Crimes against humanity won’t be tolerated: PM OliPrime Minister KP Sharma Oli has said the government would not spare anyone involved in crimes against humanity on the name of conflict. Speaking at the launching of the book titled ‘Awataran’ of media person Shuva Shankar Kandel in the Capital on Sunday, PM Oli asserted, “There can be no impunity for perpetrators of crimes against humanity.”
Prime Minister KP Sharma Oli has said the government would not spare anyone involved in crimes against humanity on the name of conflict. Speaking at the launching of the book titled ‘Awataran’ of media person Shuva Shankar Kandel in the Capital on Sunday, PM Oli asserted, “There can be no impunity for perpetrators of crimes against humanity.”
Oli, who also co-chairs the ruling Nepal Communist Party (NCP), assured that any outstanding issues of the peace process would be resolved soon. “I have told the international forces not to worry as the remnants of the peace process would be completed soon,” he said.
Dismissing suggestions that the monarchy could make its return in some form, PM Oli said that was not possible as the leaders of the country had brought the changes in a systematic way.
Amid mounting criticism over government’s poor performance, Oli claimed that his government had accomplished a lot of things related to federalism since coming to power.
“There was no proper hall for the federal parliament. We managed places for all provincial assemblies, ministries and other necessary infrastructure within seven months,” he said, adding that the government drafted necessary laws. “The country’s economy has been improving now.”
Speaking on the occasion, NCP Co-chairman Pushpa Kamal Dahal narrated how he had initiated the handover of combatants’ weapons in April 2012. He also assessed that forging unification between the communist forces and Maoist party’s decision to send their cadres to the cantonments during the peace process were the right decisions made at the right time.
“After visiting the cantonments, I urged the then prime minister Girija Prasad Koirala to convene a meeting with the leaders at Baluwatar. He ordered the Nepali Army to seize the weapons from the cantonments,” Dahal said, adding that even a delay of a single day could have cost lives of hundreds of the combatants at the time. Roughly 3,500 weapons of the former combatants were kept in containers across seven camps under the watch of an all-party mechanism. “I was aware of the fact that the incident would split our party, but I still took the risk,” Dahal said.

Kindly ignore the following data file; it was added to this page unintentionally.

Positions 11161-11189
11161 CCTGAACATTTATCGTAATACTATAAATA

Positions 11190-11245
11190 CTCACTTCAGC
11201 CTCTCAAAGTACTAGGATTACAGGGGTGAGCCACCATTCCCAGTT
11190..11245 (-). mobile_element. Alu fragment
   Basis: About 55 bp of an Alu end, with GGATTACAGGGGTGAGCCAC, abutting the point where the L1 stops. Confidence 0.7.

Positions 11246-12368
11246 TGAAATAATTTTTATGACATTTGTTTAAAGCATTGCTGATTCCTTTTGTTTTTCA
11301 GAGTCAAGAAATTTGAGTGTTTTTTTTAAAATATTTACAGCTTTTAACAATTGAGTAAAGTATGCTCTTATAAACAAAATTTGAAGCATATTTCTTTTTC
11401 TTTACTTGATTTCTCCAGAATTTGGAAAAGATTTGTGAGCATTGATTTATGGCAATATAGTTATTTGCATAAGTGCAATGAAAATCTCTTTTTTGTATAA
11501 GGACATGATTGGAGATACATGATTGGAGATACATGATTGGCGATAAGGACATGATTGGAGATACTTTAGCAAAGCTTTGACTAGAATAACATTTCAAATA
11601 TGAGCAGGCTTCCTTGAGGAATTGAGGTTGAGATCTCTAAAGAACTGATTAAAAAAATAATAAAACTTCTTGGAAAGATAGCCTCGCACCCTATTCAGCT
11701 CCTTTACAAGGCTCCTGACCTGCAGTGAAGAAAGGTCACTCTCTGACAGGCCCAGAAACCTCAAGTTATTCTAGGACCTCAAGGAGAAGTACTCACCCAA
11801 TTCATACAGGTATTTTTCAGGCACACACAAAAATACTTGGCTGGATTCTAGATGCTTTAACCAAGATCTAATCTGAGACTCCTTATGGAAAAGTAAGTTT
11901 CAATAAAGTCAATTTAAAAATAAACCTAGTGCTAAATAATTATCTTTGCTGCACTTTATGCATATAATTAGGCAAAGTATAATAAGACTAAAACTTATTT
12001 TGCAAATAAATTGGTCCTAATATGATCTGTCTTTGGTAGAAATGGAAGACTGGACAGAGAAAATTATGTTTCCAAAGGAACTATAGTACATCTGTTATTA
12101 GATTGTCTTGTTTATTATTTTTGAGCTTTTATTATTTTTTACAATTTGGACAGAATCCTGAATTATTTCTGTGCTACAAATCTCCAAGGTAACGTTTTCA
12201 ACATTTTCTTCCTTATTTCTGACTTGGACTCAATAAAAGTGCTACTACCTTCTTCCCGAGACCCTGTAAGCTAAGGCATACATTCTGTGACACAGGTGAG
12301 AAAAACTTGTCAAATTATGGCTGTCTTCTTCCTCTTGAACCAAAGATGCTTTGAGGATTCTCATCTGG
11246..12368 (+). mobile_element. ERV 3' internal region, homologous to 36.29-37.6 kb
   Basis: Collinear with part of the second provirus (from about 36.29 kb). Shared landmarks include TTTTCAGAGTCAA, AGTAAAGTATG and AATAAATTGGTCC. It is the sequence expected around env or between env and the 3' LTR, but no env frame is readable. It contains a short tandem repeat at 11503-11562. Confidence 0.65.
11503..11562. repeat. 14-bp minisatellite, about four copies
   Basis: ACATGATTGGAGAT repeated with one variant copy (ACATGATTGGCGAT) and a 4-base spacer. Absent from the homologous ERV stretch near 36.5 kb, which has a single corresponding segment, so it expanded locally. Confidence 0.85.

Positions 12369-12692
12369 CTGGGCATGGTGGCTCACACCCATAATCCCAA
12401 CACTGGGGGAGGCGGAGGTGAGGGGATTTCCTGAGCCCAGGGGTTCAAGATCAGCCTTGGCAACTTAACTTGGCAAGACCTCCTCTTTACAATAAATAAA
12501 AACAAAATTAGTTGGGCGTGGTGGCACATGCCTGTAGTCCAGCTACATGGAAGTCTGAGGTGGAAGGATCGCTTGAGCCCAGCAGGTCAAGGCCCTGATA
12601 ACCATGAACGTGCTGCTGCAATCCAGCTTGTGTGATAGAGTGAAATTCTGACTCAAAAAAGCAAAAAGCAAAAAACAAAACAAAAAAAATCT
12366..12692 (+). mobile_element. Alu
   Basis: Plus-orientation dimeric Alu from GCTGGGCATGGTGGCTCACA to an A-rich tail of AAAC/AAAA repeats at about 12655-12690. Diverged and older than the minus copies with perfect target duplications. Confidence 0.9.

As soon as the Nepal Army captured the weapons, the Mohan Baidya-led faction organised a press meet where they claimed the party had ‘surrendered’, leading to the party’s eventual split.
Citing examples of his major decisions before the movement in 1990, the former prime minister Dahal spent much time clarifying that his party had never been against the parliamentary system. He said he had taken various decisions to stop violent movement and the one to join the parliamentary elections that saw Janamorcha emerge as the third largest party in Parliament before the party decided to took up arms against the state in 1996. Dahal also clarified that he raised the evolution of his party as the “commentators of the book Ramesh Nath Pandey and Prof Krishna Khanal portrayed the Maoist party as having surrendered to the parliamentary system”.
Reminiscing the contribution and courageous efforts of late leader Koirala in advancing the peace process in the country, Dahal admitted of committing some grave mistakes during and before the peace process. “Girija Prasad Koirala must have been elected the President of the country. It turned to be a grave mistake that he was not made so,” he said.
Nepali Congress leader Shekhar Koirala had a differing view with PM Oli’s statement about the peace process in the country.
He claimed that the incumbent government, despite holding a two-thirds majority, failed to ensure good governance in the country.